Building the LDAP query is where you probably will spend most of your time. The query syntax itself may seem difficult to read at first, but you get used to it fast. If you’ve ever worked with a scientific calculator then I guess you can think of it working much that same way, only backwards :-). So to find an object that has objectclass=person and a shortname attribute starting with “joe” you could write (&(objectclass=person)(shortname=joe*)). The “&” works as a logical AND and the objectclass is the LDAP object type to return (there are other types of standard LDAP objects). Also note the wildcard. To expand our search example to find people with a shortname starting with “joe” or “kent”, the query could be written as (&(objectclass=person)(|(shortname=joe*)(shortname=kent*))). Notice the “|” symbol for the logical OR. Also note the parenthesis in the query limiting the AND and OR functionality. It may be hard to read at first. This is where a LDAP query tool as mentioned above may come in handy when testing your query.

Advertisements

Microsoft Certified Technology Specialist – .NET Framework 3.5 ASP .NET Applications

So I finally reached my goal. Today I completed the test 70-536 Microsoft .NET Framework – Application Development Foundation, and with the earlier completion of 70-562 Microsoft .NET Framework 3.5, ASP.NET Application Development (see my prior posting), I can now call myself a “Microsoft Certified Technology Specialist (MCTS) – .NET Framework 3.5 ASP .NET Applications”. Yes, I am really glad this is over for now – and so is the wife and children 🙂

The test today (70-536) was harder than I initially anticipated. Like last time, I prepared by reading through the Self-paced training kit and taking notes in Notepad++. After reading through the book I then took a closer look at the test’s online curriculum and used MSDN to supplement my notes with relevant information. In the end I had 4662 lines of notes to be exact! Given the chance again I would probably look at the curriculum before reading each chapter of the book since it clearly tells you which skill set the chapter is covering. You should then be able to see if it covers everything you need.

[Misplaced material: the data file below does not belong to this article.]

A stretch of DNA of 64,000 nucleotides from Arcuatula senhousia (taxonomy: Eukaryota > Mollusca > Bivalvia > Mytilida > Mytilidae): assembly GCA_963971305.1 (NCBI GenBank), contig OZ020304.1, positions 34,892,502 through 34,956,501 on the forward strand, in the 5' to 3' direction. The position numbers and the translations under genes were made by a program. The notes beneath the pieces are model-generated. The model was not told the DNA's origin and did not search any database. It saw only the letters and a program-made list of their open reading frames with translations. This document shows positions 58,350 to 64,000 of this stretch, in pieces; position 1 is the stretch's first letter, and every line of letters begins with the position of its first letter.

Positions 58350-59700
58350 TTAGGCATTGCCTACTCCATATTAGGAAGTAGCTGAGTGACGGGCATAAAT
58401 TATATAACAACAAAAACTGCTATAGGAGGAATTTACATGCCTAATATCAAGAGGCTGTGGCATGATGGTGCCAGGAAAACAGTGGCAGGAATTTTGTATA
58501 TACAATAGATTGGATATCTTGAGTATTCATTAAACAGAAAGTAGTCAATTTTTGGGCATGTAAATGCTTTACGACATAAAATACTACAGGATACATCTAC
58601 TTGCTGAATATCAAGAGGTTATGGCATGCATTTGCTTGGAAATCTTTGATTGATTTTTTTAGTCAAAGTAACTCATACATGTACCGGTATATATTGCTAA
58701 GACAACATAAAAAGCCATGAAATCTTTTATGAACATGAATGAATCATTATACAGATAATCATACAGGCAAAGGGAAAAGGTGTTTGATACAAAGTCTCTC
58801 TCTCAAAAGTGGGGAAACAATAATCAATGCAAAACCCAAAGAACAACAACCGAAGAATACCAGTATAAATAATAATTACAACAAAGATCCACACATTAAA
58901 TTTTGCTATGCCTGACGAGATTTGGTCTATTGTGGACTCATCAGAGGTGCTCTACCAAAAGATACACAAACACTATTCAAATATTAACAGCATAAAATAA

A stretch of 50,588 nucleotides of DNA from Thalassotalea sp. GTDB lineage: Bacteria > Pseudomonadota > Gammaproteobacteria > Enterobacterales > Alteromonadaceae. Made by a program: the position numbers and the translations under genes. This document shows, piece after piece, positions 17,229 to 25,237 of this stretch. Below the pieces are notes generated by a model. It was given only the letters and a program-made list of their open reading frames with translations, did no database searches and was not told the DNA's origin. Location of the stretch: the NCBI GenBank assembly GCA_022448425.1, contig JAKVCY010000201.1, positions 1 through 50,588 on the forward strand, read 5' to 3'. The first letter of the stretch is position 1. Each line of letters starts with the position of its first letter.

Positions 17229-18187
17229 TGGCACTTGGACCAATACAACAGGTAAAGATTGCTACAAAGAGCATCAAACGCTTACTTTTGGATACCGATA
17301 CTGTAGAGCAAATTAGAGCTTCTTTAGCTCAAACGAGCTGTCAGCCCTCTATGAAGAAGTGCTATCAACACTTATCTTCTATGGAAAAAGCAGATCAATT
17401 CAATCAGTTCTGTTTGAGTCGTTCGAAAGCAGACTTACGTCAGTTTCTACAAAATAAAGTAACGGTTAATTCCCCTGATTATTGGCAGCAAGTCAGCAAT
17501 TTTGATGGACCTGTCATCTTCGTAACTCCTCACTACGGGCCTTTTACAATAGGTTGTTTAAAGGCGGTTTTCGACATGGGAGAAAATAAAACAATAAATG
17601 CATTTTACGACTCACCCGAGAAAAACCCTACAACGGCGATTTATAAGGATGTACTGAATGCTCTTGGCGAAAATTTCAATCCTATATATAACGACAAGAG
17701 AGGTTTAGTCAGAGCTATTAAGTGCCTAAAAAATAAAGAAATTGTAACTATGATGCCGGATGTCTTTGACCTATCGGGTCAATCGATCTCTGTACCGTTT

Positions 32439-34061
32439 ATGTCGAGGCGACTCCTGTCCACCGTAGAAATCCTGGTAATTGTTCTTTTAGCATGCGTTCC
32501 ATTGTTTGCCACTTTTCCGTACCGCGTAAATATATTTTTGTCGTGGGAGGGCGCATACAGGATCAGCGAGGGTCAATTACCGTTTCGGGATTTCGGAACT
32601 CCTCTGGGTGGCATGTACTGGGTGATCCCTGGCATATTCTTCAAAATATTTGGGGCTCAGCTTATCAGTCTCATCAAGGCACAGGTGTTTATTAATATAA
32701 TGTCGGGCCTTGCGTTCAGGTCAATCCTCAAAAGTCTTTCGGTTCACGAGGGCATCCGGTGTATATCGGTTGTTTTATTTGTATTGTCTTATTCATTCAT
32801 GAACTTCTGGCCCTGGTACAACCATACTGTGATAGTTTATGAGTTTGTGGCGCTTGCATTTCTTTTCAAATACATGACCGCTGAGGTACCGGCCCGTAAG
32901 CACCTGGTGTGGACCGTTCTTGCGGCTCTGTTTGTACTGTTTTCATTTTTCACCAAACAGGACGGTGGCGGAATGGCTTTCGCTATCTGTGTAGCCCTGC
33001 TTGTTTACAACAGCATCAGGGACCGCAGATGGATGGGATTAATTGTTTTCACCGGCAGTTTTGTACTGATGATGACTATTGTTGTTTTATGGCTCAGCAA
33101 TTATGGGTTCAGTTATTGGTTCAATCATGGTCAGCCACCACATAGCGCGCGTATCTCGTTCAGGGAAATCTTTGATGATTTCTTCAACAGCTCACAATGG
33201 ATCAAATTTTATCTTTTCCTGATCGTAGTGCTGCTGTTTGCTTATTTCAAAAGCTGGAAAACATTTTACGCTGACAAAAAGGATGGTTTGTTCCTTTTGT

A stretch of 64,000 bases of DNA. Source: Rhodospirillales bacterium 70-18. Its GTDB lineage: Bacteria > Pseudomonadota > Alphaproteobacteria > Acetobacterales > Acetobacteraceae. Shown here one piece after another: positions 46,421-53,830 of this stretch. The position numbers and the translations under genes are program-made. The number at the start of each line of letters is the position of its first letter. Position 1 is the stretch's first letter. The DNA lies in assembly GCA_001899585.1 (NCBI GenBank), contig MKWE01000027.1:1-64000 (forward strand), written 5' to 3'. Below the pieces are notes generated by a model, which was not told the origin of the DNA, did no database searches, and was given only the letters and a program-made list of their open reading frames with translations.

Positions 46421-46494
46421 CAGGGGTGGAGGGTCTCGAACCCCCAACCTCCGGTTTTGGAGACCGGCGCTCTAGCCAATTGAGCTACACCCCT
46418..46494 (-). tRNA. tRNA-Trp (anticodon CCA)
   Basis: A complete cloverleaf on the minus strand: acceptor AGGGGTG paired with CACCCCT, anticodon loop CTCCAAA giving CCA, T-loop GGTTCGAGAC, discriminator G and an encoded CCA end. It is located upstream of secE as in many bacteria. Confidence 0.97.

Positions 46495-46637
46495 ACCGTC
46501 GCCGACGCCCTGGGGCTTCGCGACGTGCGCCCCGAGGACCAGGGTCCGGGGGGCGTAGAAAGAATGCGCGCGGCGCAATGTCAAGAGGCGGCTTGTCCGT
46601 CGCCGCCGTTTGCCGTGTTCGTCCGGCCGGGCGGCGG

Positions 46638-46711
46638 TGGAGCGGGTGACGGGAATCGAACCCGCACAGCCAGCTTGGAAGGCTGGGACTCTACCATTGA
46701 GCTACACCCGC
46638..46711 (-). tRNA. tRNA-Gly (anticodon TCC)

For some odd reason the book doesn’t cover every skill mentioned in the curriculum. The classes ProtectedData and ProtectedMemory come to mind, although I can’t recall getting any questions about either of them. Apart from an early run, I didn’t use the practice tests on CD-ROM since I consider the question quality lacking, some times annoying, and some times plain wrong! If I had even more time I might have used a bit more time here, but I think playing with MSDN and testing examples gives higher value. Let me add that the CD-ROM practice tests I had installed applied to .NET 2.0 – some of the answers had changed for .NET 3.5. The test itself claims not to be .NET version specific.

My overall experience of taking this exam was a positive one. I learned an awful lot, but the questions on the test are made to make you uncertain. Simple things that you thought you knew well are now the source of uncertainty. Compared to the Certified Java Programmer exam (which I took a few years ago) this test does not delve deep in to the details or syntax of the C# language, but stays in the world of the .NET framework – as the title says.